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Rabbit Holes

In the House October 4, 2021 

On Tenebrae


ou don’t often watch a slasher movie and wonder if it’s a particularly personal work for its director. But it’s basically impossible to watch Tenebrae (1982),

writer-director Dario Argento’s second film of the 1980s, and not notice that the by-then established horror filmmaker is using his seventh giallo project not only to stylistically reinvigorate (as was his specialty) genre conventions, but also mull over horror-filmmaking ethics more broadly. It’s among Argento’s best, both stylistically and conceptually — the work of a veteran director unmistakably in command of his craft. It’s also among the best slasher movies writ large — a thriller that provocatively reiterates tropes while also sometimes taking steps back to perceptively look at the implications they leave behind.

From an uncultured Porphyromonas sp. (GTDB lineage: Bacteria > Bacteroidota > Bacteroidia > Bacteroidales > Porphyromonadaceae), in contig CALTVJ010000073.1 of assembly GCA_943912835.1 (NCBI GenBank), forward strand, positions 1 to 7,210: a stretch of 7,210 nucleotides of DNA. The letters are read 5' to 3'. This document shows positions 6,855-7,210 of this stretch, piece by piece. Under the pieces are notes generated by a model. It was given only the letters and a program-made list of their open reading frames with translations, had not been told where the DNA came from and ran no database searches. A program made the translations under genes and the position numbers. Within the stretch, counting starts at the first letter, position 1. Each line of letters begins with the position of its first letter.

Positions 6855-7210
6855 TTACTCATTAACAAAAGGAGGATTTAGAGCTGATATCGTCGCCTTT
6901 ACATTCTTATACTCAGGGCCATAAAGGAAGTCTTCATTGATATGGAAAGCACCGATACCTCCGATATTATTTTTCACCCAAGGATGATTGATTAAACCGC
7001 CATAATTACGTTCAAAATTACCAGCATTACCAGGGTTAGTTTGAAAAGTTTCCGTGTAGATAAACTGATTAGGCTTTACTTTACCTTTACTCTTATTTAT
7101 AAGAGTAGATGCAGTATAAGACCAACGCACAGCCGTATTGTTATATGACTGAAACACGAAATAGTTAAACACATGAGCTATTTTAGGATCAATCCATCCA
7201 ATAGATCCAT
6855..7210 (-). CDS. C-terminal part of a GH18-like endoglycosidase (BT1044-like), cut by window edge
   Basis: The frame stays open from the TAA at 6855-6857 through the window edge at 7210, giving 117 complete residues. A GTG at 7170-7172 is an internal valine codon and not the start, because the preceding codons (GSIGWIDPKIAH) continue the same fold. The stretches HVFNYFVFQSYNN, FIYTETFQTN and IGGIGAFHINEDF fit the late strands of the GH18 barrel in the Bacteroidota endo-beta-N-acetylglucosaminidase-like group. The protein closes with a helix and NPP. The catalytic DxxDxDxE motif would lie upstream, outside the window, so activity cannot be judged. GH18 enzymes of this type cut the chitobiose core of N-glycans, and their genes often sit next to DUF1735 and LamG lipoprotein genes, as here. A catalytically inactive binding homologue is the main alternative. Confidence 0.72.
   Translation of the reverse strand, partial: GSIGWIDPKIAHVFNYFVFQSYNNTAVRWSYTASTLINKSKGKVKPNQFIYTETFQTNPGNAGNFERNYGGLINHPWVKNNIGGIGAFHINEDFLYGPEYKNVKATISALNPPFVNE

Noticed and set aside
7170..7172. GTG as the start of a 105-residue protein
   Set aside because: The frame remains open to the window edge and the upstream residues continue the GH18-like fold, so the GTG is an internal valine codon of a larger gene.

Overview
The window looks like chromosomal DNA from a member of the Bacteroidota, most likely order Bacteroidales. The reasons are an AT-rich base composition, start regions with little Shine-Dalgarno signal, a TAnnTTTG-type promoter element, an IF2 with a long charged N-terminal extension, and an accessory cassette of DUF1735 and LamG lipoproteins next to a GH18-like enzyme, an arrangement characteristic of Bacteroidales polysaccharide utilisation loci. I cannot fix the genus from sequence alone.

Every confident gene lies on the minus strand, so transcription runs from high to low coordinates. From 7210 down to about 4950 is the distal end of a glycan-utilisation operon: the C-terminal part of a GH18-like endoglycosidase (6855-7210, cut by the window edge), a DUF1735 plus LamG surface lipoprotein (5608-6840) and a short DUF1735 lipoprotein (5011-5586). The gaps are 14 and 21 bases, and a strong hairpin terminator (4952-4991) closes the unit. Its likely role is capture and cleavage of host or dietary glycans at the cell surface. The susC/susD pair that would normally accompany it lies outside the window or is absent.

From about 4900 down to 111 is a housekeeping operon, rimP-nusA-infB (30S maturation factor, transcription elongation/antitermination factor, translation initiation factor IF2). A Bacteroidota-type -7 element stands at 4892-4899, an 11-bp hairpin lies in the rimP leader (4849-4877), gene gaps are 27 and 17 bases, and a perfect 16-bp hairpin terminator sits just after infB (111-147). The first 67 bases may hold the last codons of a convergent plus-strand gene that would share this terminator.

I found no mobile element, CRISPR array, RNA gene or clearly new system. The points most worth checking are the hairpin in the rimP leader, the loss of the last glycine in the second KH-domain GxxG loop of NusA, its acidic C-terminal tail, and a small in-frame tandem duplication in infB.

We’re meant to see some of Argento in the

Daria Nicolodi in 1982's "Tenebrae."

Daria Nicolodi in 1982's Tenebrae.

film’s protagonist. Peter Neal (Anthony Franciosa) is a popular horror novelist who, as the movie starts, is doing promo for his newest — and apparently most unequivocally fucked-up — book. It’s about a serial killer targeting beautiful women, and, like the movie of which it’s a part, is called Tenebrae. The film opens with Neal, who has an avuncular warmth in opposition to his preferred subject matters, arriving in Rome for a junket — a visit that also ignites something deadly.